This story was updated at 8:09 p.m. EDT.
The triumphant success of NASA?s Apollo 11 moon landing 40 years ago is a familiar story to most Americans, but it may be a surprise to some that then-President Richard Nixon was ready for disaster.
Tucked away in the National Archives the speech written for Nixon for the historic lunar landing on July 20, 1969, but one he never hoped to read. It was a contingency speech, one Nixon would only read if tragedy struck the Apollo 11 mission and stranded commander Neil Armstrong and lunar module pilot Buzz Aldrin on lunar surface forever while their crewmate Michael Collins circled the moon in the command module. The speech surfaced about 10 years ago, around the 30th anniversary of the first moon landing.?
In his 2001 book ?Almost History,? which chronicles backup plans, speeches and documents that were never needed, author Roger Bruns details the origins of the Apollo 11 failure speech. They can be traced to astronaut Frank Borman, who commanded the 1968 Apollo 8 mission around the moon, who recommended to Nixon speechwriter William Safire that it would be prudent to have a plan in case the Apollo 11 astronauts suffered a very public demise, Bruns explained. ?
According to the plan, Bruns added, Nixon would have called the wives of the Apollo 11 astronauts to express his condolences and then give the following speech:
"Fate has ordained that the men who went to the moon to explore in peace will stay on the moon to rest in peace. These brave men, Neil Armstrong and Edwin Aldrin, know that there is no hope for their recovery. But they also know that there is hope for mankind in their sacrifice.
"These two men are laying down their lives in mankind's most noble goal: the search for truth and understanding. They will be mourned by their families and friends; they will be mourned by their nation; they will be mourned by the people of the world; they will be mourned by a Mother Earth that dared send two of her sons into the unknown.
"In their exploration, they stirred the people of the world to feel as one; in their sacrifice, they bind more tightly the brotherhood of man. In ancient days, men looked at stars and saw their heroes in the constellations. In modern times, we do much the same, but our heroes are epic men of flesh and blood.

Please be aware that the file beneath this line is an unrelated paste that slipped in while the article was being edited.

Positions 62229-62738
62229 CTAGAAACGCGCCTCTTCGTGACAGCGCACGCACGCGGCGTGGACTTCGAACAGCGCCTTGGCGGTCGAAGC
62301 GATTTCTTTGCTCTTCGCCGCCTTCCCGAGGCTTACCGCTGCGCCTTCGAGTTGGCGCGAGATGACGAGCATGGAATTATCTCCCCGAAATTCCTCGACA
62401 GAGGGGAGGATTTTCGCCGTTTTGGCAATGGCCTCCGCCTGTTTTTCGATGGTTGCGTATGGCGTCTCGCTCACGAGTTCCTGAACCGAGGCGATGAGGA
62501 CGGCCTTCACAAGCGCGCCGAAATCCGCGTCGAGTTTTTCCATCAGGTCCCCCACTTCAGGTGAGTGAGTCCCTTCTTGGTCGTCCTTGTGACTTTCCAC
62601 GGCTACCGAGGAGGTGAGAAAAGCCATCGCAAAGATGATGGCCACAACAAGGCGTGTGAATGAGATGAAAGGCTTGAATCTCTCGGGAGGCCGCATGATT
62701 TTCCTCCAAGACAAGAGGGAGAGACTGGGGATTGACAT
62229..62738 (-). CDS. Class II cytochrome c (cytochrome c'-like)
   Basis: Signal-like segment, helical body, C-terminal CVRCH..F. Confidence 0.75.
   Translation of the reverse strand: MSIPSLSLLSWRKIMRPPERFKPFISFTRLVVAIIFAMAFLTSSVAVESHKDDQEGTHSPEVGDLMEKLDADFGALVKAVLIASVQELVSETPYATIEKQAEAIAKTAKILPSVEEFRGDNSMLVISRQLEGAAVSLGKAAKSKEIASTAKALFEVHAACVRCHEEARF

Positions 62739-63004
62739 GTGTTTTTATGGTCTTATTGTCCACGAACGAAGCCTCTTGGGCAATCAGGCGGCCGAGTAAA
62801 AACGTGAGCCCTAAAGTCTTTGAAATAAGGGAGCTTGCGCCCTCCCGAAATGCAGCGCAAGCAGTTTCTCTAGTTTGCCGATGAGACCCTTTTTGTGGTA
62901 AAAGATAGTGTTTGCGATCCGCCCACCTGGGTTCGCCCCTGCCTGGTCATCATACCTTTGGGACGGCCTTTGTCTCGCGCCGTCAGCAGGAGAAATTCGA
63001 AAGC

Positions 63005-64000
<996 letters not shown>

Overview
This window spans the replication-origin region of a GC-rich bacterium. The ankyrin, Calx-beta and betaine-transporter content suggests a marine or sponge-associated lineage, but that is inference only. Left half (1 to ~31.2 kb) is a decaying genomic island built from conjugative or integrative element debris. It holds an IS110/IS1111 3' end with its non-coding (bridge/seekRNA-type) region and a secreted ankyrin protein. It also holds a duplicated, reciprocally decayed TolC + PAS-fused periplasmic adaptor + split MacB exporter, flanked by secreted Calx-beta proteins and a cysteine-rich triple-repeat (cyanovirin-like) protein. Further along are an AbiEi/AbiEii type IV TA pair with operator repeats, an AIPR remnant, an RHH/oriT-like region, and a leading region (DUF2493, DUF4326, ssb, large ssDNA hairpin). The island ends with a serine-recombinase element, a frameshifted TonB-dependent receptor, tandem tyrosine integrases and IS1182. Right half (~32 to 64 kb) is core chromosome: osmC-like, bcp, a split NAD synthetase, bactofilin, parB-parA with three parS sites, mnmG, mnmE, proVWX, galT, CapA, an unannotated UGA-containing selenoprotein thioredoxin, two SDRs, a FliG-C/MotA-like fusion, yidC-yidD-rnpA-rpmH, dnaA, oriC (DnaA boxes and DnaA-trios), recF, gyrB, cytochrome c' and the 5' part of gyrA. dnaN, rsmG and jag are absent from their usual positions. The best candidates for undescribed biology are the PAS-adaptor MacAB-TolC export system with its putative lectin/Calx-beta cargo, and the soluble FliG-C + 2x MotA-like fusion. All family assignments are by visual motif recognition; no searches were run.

"Others will follow, and surely find their way home. Man's search will not be denied. But these men were the first, and they will remain the foremost in our hearts.
"For every human being who looks up at the moon in the nights to come will know that there is some corner of another world that is forever mankind."
According to Bruns, the stricken Apollo 11 astronauts would then shut down communications with Mission Control and there would be a brief ceremony by a clergyman commending their souls to the ?deepest of the deep.? Safire entitled his memo containing the backup speech ?In the Event of a Moon Disaster.?
Of course, there was no moon disaster and the Apollo 11 astronauts and Nixon spoke with them by a phone-to-moon link while Armstrong and Aldrin were on the lunar surface. They lifted off on July 21, 1969 as planned and returned to Earth a few days later. Armstrong, Aldrin and Collins splashed down in the ocean, were quarantined for a short period to make sure they didn?t pick up any cosmic maladies, then received the star treatment with ticker tape parades and a world tour.
But the fact that Nixon was prepared for such a tragedy is a reminder of the unknown risks that faced the first moon explorers, especially as NASA celebrates the 40th anniversary of the Apollo 11 landing and prepares to return astronauts to the lunar surface by 2020 in new Orion capsules and Altair landers.
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